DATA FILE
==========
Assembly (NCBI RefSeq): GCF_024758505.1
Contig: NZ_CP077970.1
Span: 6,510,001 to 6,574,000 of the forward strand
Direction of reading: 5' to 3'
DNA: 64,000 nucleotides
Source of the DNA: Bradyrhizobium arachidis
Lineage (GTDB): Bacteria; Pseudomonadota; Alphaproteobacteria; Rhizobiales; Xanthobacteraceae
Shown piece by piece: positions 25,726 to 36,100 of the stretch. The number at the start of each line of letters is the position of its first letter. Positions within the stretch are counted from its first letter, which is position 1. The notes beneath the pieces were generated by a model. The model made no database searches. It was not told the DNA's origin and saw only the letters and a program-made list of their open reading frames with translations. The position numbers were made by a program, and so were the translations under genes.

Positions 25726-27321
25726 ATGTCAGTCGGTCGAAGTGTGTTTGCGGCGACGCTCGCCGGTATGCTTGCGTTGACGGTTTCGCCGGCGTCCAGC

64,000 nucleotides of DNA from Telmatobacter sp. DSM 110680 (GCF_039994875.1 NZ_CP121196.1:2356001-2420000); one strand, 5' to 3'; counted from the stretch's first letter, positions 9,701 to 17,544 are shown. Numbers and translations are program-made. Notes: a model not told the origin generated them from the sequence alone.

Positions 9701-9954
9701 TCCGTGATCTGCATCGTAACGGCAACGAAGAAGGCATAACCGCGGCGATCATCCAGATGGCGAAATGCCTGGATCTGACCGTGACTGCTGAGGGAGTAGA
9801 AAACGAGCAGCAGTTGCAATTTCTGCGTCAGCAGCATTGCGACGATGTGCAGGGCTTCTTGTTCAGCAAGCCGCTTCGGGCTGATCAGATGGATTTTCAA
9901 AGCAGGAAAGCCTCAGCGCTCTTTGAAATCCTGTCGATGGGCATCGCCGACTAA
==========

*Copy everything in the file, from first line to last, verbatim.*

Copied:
Assembly (NCBI RefSeq): GCF_024758505.1
Contig: NZ_CP077970.1
Span: 6,510,001 to 6,574,000 of the forward strand
Direction of reading: 5' to 3'
DNA: 64,000 nucleotides
Source of the DNA: Bradyrhizobium arachidis
Lineage (GTDB): Bacteria; Pseudomonadota; Alphaproteobacteria; Rhizobiales; Xanthobacteraceae
Shown piece by piece: positions 25,726 to 36,100 of the stretch. The number at the start of each line of letters is the position of its first letter. Positions within the stretch are counted from its first letter, which is position 1. The notes beneath the pieces were generated by a model. The model made no database searches. It was not told the DNA's origin and saw only the letters and a program-made list of their open reading frames with translations. The position numbers were made by a program, and so were the translations under genes.

Positions 25726-27321
25726 ATGTCAGTCGGTCGAAGTGTGTTTGCGGCGACGCTCGCCGGTATGCTTGCGTTGACGGTTTCGCCGGCGTCCAGC

64,000 nucleotides of DNA from Telmatobacter sp. DSM 110680 (GCF_039994875.1 NZ_CP121196.1:2356001-2420000); one strand, 5' to 3'; counted from the stretch's first letter, positions 9,701 to 17,544 are shown. Numbers and translations are program-made. Notes: a model not told the origin generated them from the sequence alone.

Positions 9701-9954
9701 TCCGTGATCTGCATCGTAACGGCAACGAAGAAGGCATAACCGCGGCGATCATCCAGATGGCGAAATGCCTGGATCTGACCGTGACTGCTGAGGGAGTAGA
9801 AAACGAGCAGCAGTTGCAATTTCTGCGTCAGCAGCATTGCGACGATGTGCAGGGCTTCTTGTTCAGCAAGCCGCTTCGGGCTGATCAGATGGATTTTCAA
9901 AGCAGGAAAGCCTCAGCGCTCTTTGAAATCCTGTCGATGGGCATCGCCGACTAA